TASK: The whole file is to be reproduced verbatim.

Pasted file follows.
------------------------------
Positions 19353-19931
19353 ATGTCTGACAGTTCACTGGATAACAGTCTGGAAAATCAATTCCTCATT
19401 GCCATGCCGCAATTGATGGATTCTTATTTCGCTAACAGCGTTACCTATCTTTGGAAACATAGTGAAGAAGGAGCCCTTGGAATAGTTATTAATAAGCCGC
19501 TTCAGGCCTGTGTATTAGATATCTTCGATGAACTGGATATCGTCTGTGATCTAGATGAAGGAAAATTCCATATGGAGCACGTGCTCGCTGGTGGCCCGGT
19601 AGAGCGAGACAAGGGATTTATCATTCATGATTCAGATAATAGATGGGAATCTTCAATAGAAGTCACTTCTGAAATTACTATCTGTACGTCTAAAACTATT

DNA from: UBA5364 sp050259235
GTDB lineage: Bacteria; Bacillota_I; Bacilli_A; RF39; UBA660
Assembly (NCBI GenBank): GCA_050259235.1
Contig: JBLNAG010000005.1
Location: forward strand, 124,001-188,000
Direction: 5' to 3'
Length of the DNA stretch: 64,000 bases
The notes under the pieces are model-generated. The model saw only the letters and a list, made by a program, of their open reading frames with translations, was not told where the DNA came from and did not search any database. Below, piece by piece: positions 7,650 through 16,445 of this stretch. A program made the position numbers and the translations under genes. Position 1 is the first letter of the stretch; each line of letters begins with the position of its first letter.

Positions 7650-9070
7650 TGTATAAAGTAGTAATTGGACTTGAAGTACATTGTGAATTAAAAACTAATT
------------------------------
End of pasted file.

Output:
Positions 19353-19931
19353 ATGTCTGACAGTTCACTGGATAACAGTCTGGAAAATCAATTCCTCATT
19401 GCCATGCCGCAATTGATGGATTCTTATTTCGCTAACAGCGTTACCTATCTTTGGAAACATAGTGAAGAAGGAGCCCTTGGAATAGTTATTAATAAGCCGC
19501 TTCAGGCCTGTGTATTAGATATCTTCGATGAACTGGATATCGTCTGTGATCTAGATGAAGGAAAATTCCATATGGAGCACGTGCTCGCTGGTGGCCCGGT
19601 AGAGCGAGACAAGGGATTTATCATTCATGATTCAGATAATAGATGGGAATCTTCAATAGAAGTCACTTCTGAAATTACTATCTGTACGTCTAAAACTATT

DNA from: UBA5364 sp050259235
GTDB lineage: Bacteria; Bacillota_I; Bacilli_A; RF39; UBA660
Assembly (NCBI GenBank): GCA_050259235.1
Contig: JBLNAG010000005.1
Location: forward strand, 124,001-188,000
Direction: 5' to 3'
Length of the DNA stretch: 64,000 bases
The notes under the pieces are model-generated. The model saw only the letters and a list, made by a program, of their open reading frames with translations, was not told where the DNA came from and did not search any database. Below, piece by piece: positions 7,650 through 16,445 of this stretch. A program made the position numbers and the translations under genes. Position 1 is the first letter of the stretch; each line of letters begins with the position of its first letter.

Positions 7650-9070
7650 TGTATAAAGTAGTAATTGGACTTGAAGTACATTGTGAATTAAAAACTAATT